Discover more from Oklahoma Columnist, by Clay Horning
Baker Mayfield putting it all together now wouldn't even be the craziest thing to happen to Baker Mayfield
Al Pacino, as Michael Corleone in the underrated Godfather Part III, dramatically spoke the line.
“Just when I thought I was out,” he says, “they pull me back in.”
The last of the trilogy, Michael’s doing everything he can to finally, entirely, go legit. Yet, because an almost three-hour movie had to be made, that journey proves difficult.
Still, if an aging mobster can be sympathetic, Pacino’s Michael is. You may recall from the franchise’s first entry he wanted no part of the family business in the first place.
So there is nothing but anguish behind his lament. It is painful, strained, tortured.
Funny, then, how a paraphrased version of that line arrives like a thunderbolt after what happened Thursday night inside SoFi Stadium in Inglewood, California.
Only when it concerns Baker Mayfield, there is no lament, no pain, strain or torture,
It’s the opposite.
Just when you think he’s done, he pulls you back in.
It’s just … fabulous.
The old Sooner Heisman Trophy winner’s last day in the sun may be just that, his last day in the sun. And still it’s exhilarating, triumphant, miraculous, great.
If you missed it — and just about everybody did, live at least, because who can remember to watch the NFL on Amazon Prime; or, for that matter, who wants to watch it on a platform that doesn’t allow for flipping to other sports during breaks — here’s what happened.
It began when Mayfield walked on at Texas Tech … yeah, you’re right, going back too far.
So, in 2018, Cleveland chose him as the first pick in the draft when … you’re right, fast forward some more, seriously try making a long story shorter.
Generally, there would be a paywall here but I wanted everybody to have a chance to read this. Still, if you enjoy this kind of writing, please consider supporting Oklahoma Columnist with a paid subscription for $6/month, less if you sign up for a year.
Cleveland, having traded for the apparently nefarious DeShaun Watson one season after Mayfield led the Browns to the second round of the playoffs, dumped him to Carolina for the grand sum of a conditional fifth-round draft pick. There, Mayfield went 1-5 as a starter and, the Panthers choosing to go with Sam Darnold instead, when Mayfield asked for his release on Monday, Carolina granted his wish.
Tuesday, claimed off waivers by the Rams, Mayfield touched down in Los Angeles 46 hours before kicking off with the Raiders.
About three hours after kicking off, Mayfield produced a game-winning drive unequaled in 45 seasons, because that’s how long it had been since anybody drove anybody 98 yards over the last 2 minutes to win an NFL game.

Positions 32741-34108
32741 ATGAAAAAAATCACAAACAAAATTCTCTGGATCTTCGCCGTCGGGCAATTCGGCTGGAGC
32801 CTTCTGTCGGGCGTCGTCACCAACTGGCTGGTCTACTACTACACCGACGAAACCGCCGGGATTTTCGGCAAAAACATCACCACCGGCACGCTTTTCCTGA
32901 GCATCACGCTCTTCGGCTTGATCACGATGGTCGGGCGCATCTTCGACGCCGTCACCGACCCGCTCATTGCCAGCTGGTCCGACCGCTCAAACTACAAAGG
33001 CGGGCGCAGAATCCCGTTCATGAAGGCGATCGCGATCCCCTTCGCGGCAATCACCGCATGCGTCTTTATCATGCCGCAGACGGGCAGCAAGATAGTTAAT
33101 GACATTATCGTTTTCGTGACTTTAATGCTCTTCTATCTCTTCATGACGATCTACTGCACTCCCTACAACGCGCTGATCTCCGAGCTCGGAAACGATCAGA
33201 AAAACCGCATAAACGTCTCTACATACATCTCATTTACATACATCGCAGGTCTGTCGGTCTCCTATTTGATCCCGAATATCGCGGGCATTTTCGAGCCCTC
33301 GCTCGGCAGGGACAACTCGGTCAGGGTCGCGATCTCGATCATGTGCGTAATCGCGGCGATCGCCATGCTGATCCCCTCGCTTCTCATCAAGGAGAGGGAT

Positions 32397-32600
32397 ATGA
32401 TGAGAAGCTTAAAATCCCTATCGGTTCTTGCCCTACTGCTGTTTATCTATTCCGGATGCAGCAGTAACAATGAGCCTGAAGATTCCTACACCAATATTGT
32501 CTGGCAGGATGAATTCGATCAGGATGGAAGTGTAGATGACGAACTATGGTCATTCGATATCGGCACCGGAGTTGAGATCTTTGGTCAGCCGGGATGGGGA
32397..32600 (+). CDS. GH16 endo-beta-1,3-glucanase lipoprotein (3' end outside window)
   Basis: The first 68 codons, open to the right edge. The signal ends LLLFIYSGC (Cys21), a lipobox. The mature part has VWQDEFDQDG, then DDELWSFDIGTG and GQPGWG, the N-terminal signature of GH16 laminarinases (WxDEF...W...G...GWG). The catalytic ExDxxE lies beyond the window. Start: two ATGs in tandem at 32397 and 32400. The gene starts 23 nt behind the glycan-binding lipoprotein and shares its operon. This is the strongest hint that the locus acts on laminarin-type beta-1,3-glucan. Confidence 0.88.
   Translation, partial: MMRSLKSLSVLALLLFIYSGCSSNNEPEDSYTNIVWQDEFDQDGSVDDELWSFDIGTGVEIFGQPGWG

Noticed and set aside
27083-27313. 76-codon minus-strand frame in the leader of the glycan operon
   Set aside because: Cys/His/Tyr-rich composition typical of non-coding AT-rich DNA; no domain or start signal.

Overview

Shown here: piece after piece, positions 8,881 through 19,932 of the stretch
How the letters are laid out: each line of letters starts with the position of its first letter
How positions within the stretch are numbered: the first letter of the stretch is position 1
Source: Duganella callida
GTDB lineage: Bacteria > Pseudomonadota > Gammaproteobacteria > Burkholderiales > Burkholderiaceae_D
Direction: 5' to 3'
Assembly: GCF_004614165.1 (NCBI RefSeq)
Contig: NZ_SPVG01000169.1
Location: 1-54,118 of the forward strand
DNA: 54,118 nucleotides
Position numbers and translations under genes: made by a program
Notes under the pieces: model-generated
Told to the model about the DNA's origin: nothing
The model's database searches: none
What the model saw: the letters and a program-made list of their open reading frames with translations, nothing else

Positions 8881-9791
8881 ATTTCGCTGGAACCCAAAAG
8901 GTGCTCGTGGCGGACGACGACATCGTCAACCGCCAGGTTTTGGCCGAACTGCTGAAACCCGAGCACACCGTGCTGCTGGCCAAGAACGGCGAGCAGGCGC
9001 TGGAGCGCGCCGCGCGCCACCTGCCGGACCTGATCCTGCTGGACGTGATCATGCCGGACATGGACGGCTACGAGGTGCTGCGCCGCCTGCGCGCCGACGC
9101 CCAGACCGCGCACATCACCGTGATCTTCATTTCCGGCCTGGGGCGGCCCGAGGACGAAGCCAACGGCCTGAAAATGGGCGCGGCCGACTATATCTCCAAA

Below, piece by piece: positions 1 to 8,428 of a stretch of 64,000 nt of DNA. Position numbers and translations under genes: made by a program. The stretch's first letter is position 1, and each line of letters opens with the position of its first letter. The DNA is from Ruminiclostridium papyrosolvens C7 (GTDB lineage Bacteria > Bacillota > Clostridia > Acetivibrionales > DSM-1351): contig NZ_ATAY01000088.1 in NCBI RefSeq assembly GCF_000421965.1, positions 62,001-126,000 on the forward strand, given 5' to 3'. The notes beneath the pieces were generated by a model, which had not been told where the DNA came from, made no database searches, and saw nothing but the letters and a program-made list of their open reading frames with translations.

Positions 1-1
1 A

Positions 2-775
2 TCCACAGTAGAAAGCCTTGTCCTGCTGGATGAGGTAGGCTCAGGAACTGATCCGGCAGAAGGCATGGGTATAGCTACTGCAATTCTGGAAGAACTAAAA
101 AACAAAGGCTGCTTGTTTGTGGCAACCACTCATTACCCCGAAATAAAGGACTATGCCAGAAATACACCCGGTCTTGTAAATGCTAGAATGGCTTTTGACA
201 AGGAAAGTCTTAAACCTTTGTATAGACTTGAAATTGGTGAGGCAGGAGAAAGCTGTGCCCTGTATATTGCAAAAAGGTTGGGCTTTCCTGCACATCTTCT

If you can believe it, he was even better than that, needing just 1:35 of clock time to hit Van Jefferson from 23 yards with 10 seconds remaining to win 17-16, traveling the length of the field without the aid of a single timeout.
Mayfield did it right after leading a 17-play, 75-yard touchdown drive that took 9:01 off the clock, making the score 16-10 with 3:19 remaining.
All told, Mayfield completed 22 of 35 passes for 230 yards. Just in the fourth quarter, he completed 15 of 20 for 141 … two days after meeting his new teammates for the first time, getting his hands on the playbook for the first time, being explained LA’s two-minute offense for the first time.
It was unthinkable.
It was unfathomable.
It was impossible.
Yet he did it.
After being ditched in Cleveland.
After being dumped by Carolina.
After arriving on Tuesday and getting thrown into the game on Thursday.
Perhaps you’re looking for an historic parallel.
If so, stop looking because there is none.
He just did it.
Perhaps crazier than that, if anybody was going to do it, or if you had to guess somebody who might do it — lead a team back to win from 13 or more points down in the last four minutes — you know, other than Tom Brady, who’d done it just three nights earlier for Tampa Bay, you might have chosen Mayfield.
When Brady did it, it was the third time it had happened in the previous 550 NFL games in which those circumstances applied, regular season or playoffs. Mayfield made it four times in 551.
But he does things like that.
He kind of did it on Sept. 12, 2015, in Knoxville, leading the Sooners back from 17-0 down, throwing two fourth-quarter TDs to tie it, then running for one and throwing for another in overtime to win it.
He kind of did it the first night he played for Cleveland, on Sept. 20, 2018, entering in the second quarter down 14-0 only to deliver the Browns’ their first victory in 635 days, 21-17 over the Jets.
“I’ve just been waiting for my moment,” Mayfield said that night. “I’m just getting started.”
Maybe he’s still just getting started.
Most of five seasons have passed, so it’s kind of unthinkable, too. He’s on his third team and sixth head coach for crying out loud. The Browns unloaded him for a nothing draft pick and the Panthers unloaded him for free.
The world expected nothing.
He delivered a miracle instead.
Not for the first time. Or the second, third or fourth.
Because he was a walk-on at Tech. And a walk-on at Oklahoma, arriving before the coaches knew he was coming. He came from nowhere to play on Saturdays and now plays on Sundays (and occasionally Monday and Thursday).
Clearly, Baker Mayfield had something left. Just maybe, he’s got a lot more left. Crazier things have happened. Crazier things have happened to Baker Mayfield
Gosh, it’s fun to think about.